this will download video to your disk, you can then use any video player to watch it

As long as you don't get hit with a captcha. It usually takes me 4-6 new identities. I have a feeling youtube-dl is the reason that many of the exit nodes are capcha'd by Youtube/Google. The captcha page says something about "you or someone on your network is using an unoffical Youtube app. Unofficial apps may track you, contain malware, or wear down your battery, and use of unoffical apps violates our terms of service. Make sure you use only the official YouTube app from the Android/iOS app store, or the Youtube website in your browser." Sounds to me like they're blocking apps that people use to download or view videos without ads.

Invidious is an alternative front-end to YouTube https://invidio.us

Audio-only mode (and no need to keep window open on mobile)
Free software (AGPLv3 licensed)
No ads
No need to create a Google account to save subscriptions
Lightweight (homepage is ~4 KB compressed)

Tools for managing subscriptions:
Only show unseen videos
Only show latest (or latest unseen) video from each channel
Delivers notifications from all subscribed channels
Automatically redirect homepage to feed
Import subscriptions from YouTube

Dark mode
Embed support
Set default player options (speed, quality, autoplay, loop)
Does not require JS to play videos
Support for Reddit comments in place of YT comments
Import/Export subscriptions, watch history, preferences
Does not use any of the official YouTube APIs

See Invidious Instances for a full list of publicly available instances. https://github.com/omarroth/invidious/wiki/Invidious-Instances

Official Instances
https://invidio.us/
kgg2m7yk5aybusll.onion
axqzx4s6s54s32yentfqojs3x5i7faxza6xo3ehd4bzzsg2ii4fv2iid.onion

Anonymous

April 10, 2020

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Hi! I have ran into problems with watching videos on (youtube), this should work out of the box with html5 but there seem to be an issue because it is hiding away half of the screen when scrolling up or pausing the video.

hope this can be fixed soon, thx in advance.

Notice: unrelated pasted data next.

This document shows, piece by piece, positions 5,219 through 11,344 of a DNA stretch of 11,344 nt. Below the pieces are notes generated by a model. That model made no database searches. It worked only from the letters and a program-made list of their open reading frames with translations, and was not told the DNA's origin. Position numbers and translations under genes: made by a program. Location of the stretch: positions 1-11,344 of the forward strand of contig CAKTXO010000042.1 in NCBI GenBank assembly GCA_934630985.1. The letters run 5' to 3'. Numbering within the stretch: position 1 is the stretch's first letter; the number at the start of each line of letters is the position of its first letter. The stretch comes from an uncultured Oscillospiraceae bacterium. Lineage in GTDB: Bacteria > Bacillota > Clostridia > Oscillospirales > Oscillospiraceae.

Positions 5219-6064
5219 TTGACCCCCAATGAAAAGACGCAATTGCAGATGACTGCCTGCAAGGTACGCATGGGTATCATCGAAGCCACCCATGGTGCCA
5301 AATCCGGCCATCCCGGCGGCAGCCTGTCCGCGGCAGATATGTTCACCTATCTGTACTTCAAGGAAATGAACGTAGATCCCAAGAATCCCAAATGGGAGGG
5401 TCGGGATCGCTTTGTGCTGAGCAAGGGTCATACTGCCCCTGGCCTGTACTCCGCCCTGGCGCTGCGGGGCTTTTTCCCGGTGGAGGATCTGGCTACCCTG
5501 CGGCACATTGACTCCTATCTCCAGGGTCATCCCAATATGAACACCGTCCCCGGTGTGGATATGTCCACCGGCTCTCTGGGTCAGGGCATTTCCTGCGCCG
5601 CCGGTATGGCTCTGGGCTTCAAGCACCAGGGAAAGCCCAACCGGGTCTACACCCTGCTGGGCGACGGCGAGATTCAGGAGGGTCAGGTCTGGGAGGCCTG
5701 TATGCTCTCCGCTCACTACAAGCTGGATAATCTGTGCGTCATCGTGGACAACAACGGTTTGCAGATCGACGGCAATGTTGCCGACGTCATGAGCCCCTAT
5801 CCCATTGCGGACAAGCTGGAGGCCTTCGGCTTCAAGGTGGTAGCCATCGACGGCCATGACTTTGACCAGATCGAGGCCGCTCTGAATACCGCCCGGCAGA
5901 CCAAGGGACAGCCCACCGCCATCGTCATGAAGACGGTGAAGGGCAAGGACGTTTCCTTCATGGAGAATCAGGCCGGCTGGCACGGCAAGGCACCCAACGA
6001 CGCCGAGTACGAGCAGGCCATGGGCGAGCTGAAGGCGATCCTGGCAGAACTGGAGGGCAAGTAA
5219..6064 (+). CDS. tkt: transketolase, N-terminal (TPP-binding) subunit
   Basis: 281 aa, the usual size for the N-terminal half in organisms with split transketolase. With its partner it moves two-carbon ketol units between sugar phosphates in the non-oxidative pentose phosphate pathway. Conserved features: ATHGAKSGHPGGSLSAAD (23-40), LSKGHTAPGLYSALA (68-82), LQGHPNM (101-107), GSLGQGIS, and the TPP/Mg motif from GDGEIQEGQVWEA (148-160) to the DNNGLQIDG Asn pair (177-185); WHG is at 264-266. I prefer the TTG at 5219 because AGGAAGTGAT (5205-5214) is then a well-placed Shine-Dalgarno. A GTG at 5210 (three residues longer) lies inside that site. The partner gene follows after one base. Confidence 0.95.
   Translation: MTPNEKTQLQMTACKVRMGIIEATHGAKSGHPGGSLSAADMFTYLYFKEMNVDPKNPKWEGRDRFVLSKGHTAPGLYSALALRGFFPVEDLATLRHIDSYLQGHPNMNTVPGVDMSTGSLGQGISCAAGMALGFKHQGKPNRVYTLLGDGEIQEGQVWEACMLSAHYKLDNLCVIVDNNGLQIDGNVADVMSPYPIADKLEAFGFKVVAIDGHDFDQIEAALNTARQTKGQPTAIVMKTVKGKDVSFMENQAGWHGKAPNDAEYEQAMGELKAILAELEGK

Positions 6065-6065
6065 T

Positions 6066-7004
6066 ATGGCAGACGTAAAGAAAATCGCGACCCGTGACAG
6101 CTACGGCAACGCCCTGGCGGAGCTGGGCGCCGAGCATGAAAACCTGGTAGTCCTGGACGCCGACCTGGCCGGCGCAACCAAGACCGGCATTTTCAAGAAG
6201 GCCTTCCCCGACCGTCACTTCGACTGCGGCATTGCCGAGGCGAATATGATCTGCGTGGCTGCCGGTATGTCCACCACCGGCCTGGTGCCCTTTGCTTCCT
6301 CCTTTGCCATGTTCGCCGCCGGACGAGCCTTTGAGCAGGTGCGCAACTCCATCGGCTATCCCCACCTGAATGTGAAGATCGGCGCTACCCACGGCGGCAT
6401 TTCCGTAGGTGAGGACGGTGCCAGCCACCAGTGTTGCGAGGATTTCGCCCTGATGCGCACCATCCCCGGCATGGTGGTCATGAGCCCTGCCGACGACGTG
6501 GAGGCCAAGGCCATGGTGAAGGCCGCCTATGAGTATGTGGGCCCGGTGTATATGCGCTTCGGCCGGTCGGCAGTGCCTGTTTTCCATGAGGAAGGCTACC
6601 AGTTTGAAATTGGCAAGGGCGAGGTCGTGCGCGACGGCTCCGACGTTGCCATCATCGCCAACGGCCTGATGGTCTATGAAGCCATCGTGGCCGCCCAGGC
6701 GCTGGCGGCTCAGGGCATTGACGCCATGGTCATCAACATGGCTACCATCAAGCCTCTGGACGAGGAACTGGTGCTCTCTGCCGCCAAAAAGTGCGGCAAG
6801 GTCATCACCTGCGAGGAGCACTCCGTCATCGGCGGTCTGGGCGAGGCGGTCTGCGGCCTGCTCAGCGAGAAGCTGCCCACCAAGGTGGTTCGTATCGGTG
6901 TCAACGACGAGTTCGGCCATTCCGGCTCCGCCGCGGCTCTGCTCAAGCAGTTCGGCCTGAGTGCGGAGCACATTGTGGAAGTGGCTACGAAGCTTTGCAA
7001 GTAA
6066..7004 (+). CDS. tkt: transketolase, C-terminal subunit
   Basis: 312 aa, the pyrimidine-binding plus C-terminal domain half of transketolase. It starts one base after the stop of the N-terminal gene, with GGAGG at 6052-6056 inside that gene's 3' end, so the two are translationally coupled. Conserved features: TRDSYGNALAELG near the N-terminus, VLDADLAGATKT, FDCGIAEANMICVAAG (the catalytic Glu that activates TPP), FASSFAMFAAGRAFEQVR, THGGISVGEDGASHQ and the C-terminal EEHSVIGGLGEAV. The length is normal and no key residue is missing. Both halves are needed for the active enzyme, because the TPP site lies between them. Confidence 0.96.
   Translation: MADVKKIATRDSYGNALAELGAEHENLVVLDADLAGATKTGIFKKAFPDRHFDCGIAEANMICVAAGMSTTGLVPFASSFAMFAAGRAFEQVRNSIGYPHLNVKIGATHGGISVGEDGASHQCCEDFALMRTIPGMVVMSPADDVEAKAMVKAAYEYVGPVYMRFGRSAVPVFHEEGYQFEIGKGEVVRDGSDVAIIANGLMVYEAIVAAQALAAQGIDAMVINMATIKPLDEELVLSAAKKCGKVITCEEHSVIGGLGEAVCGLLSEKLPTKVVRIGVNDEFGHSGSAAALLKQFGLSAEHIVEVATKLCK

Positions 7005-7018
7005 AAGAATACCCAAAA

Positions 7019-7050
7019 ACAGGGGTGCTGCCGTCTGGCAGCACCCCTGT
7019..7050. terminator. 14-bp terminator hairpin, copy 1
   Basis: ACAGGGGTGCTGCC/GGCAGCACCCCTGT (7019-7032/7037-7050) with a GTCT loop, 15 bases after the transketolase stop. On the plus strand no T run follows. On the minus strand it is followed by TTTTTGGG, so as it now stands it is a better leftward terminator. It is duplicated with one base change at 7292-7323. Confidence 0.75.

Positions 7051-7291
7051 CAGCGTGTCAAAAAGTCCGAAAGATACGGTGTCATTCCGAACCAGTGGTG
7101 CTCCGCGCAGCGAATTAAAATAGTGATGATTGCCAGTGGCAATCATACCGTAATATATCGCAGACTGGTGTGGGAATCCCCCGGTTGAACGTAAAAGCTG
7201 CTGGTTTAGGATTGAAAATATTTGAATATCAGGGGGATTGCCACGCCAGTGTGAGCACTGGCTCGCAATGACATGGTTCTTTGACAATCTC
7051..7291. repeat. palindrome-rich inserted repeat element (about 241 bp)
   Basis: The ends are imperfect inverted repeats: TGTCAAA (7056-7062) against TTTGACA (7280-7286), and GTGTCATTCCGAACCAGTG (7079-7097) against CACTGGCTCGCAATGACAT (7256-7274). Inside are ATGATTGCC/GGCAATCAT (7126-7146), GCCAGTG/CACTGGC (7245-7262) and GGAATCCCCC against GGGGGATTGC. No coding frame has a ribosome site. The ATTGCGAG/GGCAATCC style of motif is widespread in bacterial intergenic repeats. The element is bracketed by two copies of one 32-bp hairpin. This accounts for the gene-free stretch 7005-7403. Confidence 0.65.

Anonymous

April 10, 2020

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I will go back and continue using the older version of tor browser until the issue with watching youtube videos have been fixed.

Anonymous

April 10, 2020

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Hi again guys, so i went back to the 8.0.8 version to get rid of the youtube video issue where half the screen disapears and the problem is even in the old version. so i have no idea what is causing this to happen. i had no issues watching html5 videos on youtube until yesterday. could it be google screwing something up?

fk this is annoying. havent made any new updates on the distro, but it accured just a moment after my latest tor browser update. but if it is caused by a bug in 9.0.9 it shouldnt show up in older versions of tor. this is soo frustrating.

any idea on how to fix this or what might cause half the screen to go white when scrolling up or holding mouse arrow on the video? thx in advance

Anonymous

April 10, 2020

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Hello from Win7 32bit - after upgrade to TBB 9.0.9 - YouTube plays video incorrectly - only top half is visible, bottom half is BLANK (also there is reaction on mouse-over\mouse-out - as the workaround - video view becomes ok). Please see the image - https://ibb.co/X5wm6Bk
Also the issue may be related to Google-Youtube scripts? I did not checked 9.0.8 TBB version.